• In her 2010 memoir The Possessed: Adventures with Russian Books and the People Who Read Them[16] Elif Batuman writes three chapters about her experiences studying the Uzbek language as a graduate exchange student in Samarkand.

Music

  • In 1972, Swedish composer Thorstein Bergman wrote "Om du någonsin kommer fram till Samarkand" ("If you ever reach Samarkand") made notable by Swedish singer Lill Lindfors in 1978.
  • In 1977, the Italian singer and composer Roberto Vecchioni issued an LP titled Samarcanda.
  • In 2004, violinist Lucia Micarelli released the album Music from a Farther Room, which includes the song "Samarkand".
  • In 2008, the Norwegian singer and musician Odd Nordstoga released the album Pilegrim, which includes the song "I byen Samarkand" ("In the city of Samarkhand").
  • In 2011, the Australian/British string quartet BOND released the album Play featuring the recording "Road to Samarkand".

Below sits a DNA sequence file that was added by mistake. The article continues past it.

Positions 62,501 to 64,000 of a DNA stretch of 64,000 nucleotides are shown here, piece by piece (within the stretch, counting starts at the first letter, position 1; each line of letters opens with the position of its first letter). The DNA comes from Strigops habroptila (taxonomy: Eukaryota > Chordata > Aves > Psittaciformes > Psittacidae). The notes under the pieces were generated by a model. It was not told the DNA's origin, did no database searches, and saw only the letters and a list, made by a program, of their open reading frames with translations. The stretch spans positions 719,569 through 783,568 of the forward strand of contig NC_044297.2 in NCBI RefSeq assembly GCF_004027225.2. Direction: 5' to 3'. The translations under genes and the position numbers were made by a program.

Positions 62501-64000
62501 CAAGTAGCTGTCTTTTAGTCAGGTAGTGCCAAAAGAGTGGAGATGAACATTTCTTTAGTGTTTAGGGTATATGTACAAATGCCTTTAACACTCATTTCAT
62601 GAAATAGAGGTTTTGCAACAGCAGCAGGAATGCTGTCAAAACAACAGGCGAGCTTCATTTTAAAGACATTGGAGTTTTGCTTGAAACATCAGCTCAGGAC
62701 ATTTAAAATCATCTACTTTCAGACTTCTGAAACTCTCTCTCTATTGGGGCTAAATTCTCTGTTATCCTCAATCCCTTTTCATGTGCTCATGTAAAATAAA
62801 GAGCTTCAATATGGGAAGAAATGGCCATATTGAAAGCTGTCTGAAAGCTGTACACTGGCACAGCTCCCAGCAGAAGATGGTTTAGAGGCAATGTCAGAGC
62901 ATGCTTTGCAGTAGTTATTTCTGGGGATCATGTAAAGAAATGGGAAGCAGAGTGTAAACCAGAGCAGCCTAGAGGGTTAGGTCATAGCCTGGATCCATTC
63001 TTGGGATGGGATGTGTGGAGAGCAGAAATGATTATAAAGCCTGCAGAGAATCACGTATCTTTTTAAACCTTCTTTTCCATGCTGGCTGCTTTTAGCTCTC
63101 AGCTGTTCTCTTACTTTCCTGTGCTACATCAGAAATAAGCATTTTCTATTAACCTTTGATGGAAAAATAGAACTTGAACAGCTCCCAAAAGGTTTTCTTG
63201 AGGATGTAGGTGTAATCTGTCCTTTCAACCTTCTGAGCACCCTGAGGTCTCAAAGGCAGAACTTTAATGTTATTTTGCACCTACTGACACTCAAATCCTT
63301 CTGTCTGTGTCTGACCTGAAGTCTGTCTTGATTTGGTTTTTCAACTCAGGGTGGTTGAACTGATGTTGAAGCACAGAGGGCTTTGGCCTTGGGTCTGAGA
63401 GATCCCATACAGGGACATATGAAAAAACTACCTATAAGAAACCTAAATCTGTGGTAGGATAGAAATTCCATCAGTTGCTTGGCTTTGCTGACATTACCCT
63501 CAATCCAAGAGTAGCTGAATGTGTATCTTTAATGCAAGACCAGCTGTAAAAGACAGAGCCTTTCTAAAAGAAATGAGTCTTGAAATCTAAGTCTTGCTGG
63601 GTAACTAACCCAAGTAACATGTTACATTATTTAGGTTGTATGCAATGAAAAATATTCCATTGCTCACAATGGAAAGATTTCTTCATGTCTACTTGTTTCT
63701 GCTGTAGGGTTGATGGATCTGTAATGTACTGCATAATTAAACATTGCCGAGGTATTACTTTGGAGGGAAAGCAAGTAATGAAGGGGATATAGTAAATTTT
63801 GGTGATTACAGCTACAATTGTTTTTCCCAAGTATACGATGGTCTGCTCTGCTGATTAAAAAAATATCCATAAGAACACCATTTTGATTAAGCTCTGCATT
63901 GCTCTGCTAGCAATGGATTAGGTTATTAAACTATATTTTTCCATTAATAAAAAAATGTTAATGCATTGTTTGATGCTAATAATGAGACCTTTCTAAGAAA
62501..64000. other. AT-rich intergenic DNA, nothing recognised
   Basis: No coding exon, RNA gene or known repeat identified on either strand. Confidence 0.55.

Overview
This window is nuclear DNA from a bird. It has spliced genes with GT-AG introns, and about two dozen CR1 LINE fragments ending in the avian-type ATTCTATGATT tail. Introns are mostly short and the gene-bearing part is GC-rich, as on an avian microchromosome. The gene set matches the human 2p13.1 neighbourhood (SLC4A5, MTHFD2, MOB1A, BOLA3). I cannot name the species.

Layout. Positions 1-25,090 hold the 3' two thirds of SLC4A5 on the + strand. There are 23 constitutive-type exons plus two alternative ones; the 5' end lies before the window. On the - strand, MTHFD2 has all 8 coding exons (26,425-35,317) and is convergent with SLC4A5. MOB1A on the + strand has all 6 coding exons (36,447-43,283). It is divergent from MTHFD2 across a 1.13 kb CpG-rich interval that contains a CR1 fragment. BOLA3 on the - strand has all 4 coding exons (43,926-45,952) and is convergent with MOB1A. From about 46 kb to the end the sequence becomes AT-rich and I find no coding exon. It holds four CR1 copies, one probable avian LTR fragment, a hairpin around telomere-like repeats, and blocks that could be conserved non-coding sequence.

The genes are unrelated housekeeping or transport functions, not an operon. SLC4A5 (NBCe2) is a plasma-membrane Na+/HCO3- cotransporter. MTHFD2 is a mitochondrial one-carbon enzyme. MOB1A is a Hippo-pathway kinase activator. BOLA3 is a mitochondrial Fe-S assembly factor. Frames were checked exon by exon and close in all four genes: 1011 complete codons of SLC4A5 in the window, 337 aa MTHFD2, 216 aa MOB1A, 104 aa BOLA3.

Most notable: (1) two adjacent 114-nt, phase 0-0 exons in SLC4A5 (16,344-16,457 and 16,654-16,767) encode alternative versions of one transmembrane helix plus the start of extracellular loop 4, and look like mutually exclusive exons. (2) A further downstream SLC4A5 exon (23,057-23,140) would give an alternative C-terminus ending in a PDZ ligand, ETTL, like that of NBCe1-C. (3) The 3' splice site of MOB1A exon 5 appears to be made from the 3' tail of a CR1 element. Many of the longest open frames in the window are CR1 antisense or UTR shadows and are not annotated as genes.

• The Uzbek group Yalla made a song in Russian called "The Blue Domes of Samarkand".

Sister cities

Colour photograph of a Madrasa taken in Samarkand ca. 1912 by Sergey Prokudin-Gorsky.
Fields near Samarkand

See also

  • Samarkand Airport
  • Semerkand a monthly religious magazine published in Turkey, named after this city because Samarkand has long been a major centre for Islamic scholars.

References

  1. ^ Room, Adrian (2006). Placenames of the World: Origins and Meanings of the Names for 6,600 Countries, Cities, Territories, Natural Features and Historic Sites (2nd edition ed.). London: McFarland. pp. 330. ISBN 0786422483. "Samarkand City, southeastern Uzbekistan. The city derives its name from that of the former Greek city here of Marakanda, captured by Alexander the Great in 329 B.C.. Its own name derives from the Old Persian asmara, "stone", "rock", and Sogdian kand, "fort", "town"."